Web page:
FP&A Manager vs. Accounting Manager: What's the Difference?

It's quite common for people to mix-up responsibilities of these roles, so we're here to clear it up.

Account managers and FP&A managers can be used interchangeably or be thought of as one and the same. But to be clear, they are two distinct roles in a company that approach financial statements differently.

The Role of the Accounting Manager

The accounting manager comes in first with reports and records of the company's financial transactions including sales, bills, purchase orders, cash receipts, and disbursements. The role of an accounting manager is to develop a course of action for analyzing and reporting financial information, warrant that their company follows legal and regulatory requirements, and suggest improvements for business procedures.

Depending on their specific industry and company, accounting managers should also prepare annual budgets, track financial data, and make recommendations on financial decisions.

In addition to accounting skills, accounting managers must also have strong leadership, management, and communication skills.

Accounting Manager Responsibilities:

These are some responsibilities accounting managers have in their day-to-day work:

  • Prepare, analyze, and review financial documents.
  • Assess staff performance and provide feedback.
  • Propose goals and a roadmap to follow in their division
  • Oversee financial information for their organization, including tax information, budget and cost reports, and audits.

The Role of FP&A manager

The financial planning & analysis manager is in charge of business forecasting and corresponding budgets as well as performance-based analyses. They have to look for data trends or deviations in the company's financial records, and then comes up with strategies for improvement toward achieving its goals and to map out future goals and plans.

FP&A managers aim to predict future financial outcomes by considering economic and business trends, reviewing past company performance, in the forecasting process.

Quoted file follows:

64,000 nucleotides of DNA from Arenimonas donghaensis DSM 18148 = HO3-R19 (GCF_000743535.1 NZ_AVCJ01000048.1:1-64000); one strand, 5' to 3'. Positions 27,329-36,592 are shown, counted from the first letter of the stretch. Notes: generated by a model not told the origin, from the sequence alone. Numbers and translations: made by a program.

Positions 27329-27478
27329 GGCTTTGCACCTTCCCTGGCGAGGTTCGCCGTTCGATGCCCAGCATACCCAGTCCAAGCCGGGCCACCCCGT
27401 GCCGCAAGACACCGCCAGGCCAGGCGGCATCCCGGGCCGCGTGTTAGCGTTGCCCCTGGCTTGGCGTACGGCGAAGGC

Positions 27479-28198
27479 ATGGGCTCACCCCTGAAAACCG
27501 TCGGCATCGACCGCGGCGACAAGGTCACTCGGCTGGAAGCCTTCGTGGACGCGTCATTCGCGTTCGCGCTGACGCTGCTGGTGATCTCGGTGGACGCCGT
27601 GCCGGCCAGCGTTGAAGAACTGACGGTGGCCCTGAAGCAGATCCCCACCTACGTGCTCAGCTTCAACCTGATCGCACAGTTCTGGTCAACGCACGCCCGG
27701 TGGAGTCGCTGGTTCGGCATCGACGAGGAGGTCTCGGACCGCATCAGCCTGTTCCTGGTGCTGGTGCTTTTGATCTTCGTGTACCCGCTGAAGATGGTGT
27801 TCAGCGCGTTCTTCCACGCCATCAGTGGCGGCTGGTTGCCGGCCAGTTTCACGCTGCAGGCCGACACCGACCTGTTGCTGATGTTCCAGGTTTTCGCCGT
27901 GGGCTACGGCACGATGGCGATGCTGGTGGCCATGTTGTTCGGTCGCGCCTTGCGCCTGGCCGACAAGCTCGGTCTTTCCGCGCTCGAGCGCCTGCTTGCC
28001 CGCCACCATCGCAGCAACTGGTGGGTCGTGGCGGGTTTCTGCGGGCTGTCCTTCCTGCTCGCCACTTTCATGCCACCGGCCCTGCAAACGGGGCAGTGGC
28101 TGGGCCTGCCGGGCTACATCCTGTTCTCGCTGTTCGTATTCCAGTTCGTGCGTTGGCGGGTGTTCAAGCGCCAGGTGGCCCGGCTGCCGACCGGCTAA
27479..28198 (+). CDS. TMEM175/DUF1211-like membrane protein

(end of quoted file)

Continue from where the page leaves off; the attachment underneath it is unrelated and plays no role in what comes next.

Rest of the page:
Unlike accountants who are in charge of record-keeping, financial analysts are charged with examining, analyzing, and evaluating the entirety of a corporation’s financial activities, and mapping out the company’s financial future.

Responsibilities

The FP&A manager’s general responsibilities include:

  • Evaluating whether the company is optimizing their use of assets and investments.
  • Estimate the company’s overall financial health, mainly by using key financial ratios.
  • Collaborating with other departments to prepare budgets.
  • Preparing internal reports for executives to support decision making.
  • Creating, updating, and maintaining financial models and detailed forecasts of the company’s future operations.
  • Analyze historical results against budgets and forecasts, and performing variance analysis to explain changes in performance and make suggestions for improvements going forward.
  • Being able to identify opportunities for the company to expand or grow.

So who is more important? Well... both! Accounting managers are more backward-looking while FP&A Managers are forward-looking. Both rely on each other for the company to move forward.

Each position provides different skills but they both have a place in the company. You don't need to choose between the two. With great communication and collaboration they can both be crucial for the company's success.

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Our financial planning tool is primarily for FP&A Managers but it doesn't mean that Accounting Managers won't benefit from it. In fact, for most scaling companies, FP&A and Accounting managers may be one and the same.

By automating your financial planning process, you're optimizing your time and efficiency to do more in both your FP&A and accounting roles. Interested? See how you can save up to 50% of time by requesting a demo.

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